Saturday 18 January 2020

Gobliins 2 - Meatballs of Happiness

By Ilmari

Last time I got the impression I would start this section instantly from the throne room. Alas, my journey from the subterranean sea ended somewhere else.

In the kitchen

Still, throne room wasn’t far away, so let’s move there for a while.

Note the pepper pot, it will become handy later

Thursday 16 January 2020

Missed Classic 82: Trinity (1986) - Introduction

Written by Joe Pranevich

I should be at the beach and instead I am playing a game that is equal parts charming and deeply disturbing: Moriarty’s Trinity, a “fantasy” adventure game about inevitable nuclear armageddon. Much like A Mind Forever Voyaging, this is a game with a narrative purpose and a political bent, but also a product of its time. The Cold War had nearly boiled over and Moriarty’s message about the risks of nuclear proliferation was timely, even if I am uncertain how much anyone wanted to play a game about it. As I am writing this now, I’m not sure I want to play a game about it. At a time when nationalism is on the rise worldwide and new walls are being built, when Russia announces new “hyper sonic” missiles that are designed to pierce existing defense systems, and when North Korea promised a “Christmas present” that would let their own stockpile of nuclear weapons reach American shores, it’s hard to enjoy a game about it. We are still far from the brinkmanship of the Cold War when Russia and America played chicken with our lives, but it feels like the world is moving in the wrong direction.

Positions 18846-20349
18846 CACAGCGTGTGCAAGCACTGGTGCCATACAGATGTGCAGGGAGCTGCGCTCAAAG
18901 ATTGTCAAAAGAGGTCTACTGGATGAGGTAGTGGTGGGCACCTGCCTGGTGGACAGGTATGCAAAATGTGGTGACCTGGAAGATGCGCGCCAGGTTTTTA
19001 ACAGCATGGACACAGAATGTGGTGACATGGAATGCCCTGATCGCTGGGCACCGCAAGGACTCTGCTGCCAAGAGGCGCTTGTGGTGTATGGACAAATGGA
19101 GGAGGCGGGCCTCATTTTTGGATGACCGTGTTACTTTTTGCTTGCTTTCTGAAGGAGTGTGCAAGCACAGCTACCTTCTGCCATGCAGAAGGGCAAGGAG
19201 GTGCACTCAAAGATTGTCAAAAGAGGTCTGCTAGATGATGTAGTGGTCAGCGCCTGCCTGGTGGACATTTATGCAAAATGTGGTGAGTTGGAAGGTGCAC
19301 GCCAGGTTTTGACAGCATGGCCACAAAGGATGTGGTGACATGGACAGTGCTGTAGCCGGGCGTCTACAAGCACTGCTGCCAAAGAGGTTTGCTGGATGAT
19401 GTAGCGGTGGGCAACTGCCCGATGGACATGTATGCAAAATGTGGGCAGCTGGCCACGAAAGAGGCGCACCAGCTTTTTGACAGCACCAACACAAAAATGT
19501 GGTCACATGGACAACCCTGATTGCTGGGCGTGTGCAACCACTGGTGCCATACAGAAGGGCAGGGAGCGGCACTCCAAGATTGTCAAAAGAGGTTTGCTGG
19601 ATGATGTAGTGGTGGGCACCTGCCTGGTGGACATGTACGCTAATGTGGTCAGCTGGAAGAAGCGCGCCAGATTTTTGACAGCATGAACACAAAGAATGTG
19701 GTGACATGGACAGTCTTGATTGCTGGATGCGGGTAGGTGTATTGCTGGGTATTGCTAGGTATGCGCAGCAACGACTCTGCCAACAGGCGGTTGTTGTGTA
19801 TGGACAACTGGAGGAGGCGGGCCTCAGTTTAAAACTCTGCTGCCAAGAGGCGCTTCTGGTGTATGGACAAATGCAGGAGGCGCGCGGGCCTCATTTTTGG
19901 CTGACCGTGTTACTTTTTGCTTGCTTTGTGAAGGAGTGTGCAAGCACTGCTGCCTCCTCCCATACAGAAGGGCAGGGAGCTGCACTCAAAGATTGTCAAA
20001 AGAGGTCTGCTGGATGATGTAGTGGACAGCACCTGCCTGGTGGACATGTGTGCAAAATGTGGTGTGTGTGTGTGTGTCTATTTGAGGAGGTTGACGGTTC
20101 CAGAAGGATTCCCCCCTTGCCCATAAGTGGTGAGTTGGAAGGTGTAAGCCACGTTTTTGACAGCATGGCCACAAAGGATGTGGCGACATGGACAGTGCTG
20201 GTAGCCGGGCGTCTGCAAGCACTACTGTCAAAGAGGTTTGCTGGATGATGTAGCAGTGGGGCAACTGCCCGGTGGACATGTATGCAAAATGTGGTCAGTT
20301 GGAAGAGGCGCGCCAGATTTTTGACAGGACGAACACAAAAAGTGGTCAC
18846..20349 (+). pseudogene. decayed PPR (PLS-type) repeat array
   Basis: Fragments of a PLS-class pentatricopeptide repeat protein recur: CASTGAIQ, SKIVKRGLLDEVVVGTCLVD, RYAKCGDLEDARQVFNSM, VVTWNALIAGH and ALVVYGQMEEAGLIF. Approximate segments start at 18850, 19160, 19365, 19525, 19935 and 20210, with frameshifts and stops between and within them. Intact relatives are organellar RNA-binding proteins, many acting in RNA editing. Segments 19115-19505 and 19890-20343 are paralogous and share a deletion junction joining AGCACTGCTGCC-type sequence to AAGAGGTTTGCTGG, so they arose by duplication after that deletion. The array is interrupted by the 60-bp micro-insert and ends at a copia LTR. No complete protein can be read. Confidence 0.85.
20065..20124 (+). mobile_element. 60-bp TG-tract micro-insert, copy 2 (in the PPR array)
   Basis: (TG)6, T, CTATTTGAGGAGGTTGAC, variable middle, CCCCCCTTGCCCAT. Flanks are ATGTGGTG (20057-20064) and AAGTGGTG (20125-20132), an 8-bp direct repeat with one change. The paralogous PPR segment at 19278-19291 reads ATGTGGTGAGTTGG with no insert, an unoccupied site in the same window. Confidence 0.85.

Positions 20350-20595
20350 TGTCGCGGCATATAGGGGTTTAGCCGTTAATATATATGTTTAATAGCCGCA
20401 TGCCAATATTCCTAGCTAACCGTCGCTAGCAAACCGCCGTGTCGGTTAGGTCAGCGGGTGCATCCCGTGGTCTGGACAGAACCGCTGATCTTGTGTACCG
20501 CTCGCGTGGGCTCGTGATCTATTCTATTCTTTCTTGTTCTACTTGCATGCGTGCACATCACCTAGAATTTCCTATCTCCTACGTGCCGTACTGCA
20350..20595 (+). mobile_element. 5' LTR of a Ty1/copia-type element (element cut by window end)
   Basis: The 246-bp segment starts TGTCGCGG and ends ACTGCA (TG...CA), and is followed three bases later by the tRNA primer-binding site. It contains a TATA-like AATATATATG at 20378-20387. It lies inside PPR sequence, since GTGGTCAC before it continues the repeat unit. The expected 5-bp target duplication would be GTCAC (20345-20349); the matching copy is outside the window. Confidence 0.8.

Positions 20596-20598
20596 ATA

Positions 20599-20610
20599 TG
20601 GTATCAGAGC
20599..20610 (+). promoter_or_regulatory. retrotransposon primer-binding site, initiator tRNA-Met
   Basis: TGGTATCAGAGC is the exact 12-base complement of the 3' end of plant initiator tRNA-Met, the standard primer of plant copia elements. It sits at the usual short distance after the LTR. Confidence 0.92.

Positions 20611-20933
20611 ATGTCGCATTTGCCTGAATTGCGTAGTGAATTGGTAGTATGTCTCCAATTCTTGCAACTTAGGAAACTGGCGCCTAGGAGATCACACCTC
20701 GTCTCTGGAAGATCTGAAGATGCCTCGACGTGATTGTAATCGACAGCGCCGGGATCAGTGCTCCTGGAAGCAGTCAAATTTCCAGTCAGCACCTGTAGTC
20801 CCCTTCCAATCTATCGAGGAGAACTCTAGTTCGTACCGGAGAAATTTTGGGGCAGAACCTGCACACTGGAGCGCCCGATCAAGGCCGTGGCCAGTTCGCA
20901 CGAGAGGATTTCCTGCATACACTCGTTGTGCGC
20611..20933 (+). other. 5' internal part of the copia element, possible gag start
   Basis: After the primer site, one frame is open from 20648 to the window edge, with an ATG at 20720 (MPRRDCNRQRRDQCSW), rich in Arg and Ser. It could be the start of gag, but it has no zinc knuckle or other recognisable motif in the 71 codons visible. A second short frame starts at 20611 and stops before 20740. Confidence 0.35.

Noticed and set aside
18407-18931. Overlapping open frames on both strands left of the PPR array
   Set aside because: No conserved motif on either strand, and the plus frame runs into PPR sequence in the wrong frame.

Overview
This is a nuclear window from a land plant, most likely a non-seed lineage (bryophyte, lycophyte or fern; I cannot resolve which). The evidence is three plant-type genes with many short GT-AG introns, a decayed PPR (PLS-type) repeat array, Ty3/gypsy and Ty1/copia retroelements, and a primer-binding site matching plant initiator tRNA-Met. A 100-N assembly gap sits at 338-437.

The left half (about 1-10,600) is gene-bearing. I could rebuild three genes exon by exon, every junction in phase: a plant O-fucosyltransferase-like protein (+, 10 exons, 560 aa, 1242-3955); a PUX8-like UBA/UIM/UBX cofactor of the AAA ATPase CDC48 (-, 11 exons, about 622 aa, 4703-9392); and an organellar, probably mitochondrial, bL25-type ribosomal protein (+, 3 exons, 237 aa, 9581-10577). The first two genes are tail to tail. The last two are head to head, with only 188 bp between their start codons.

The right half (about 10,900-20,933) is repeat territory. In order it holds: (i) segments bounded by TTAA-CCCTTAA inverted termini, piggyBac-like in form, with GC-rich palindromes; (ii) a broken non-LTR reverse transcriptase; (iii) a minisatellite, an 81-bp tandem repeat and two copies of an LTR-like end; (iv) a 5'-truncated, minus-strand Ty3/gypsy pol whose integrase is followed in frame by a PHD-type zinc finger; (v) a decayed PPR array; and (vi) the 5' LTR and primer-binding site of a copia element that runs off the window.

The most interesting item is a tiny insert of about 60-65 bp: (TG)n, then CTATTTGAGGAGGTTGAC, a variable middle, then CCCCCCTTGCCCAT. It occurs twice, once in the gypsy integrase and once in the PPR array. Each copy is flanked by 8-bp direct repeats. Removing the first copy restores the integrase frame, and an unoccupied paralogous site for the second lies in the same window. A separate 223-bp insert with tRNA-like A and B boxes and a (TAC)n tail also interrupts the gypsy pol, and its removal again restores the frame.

I have been waiting to play this game for months. I had intended to rush it between Batman Returns and Consulting Detective II, but I pushed off after being warned that I would want to savor it. Beyond that, I don’t know all that much about the game itself. It was distributed on the second Lost Treasures set, so I owned it but never started it even once, nestled as it was in a submenu next to Sherlock Holmes and Wishbringer. I have since learned that it is considered one of Infocom’s finest works, but that is a reputation I was unaware of then and which I look forward to discovering the truth of now.

Sunday 12 January 2020

Gobliins 2 - Floating Castle

By Ilmari

I am probably overthinking it, but I have a hard time understanding the geography of the game. The world outside the castle shows no sign of a sea nearby. Still, under the castle is what the manual calls a sea passage. In fact, it is so big a passage that it holds a sunken boat and a mermaid population. Maybe the castle and the lands surrounding it float on top of the ocean?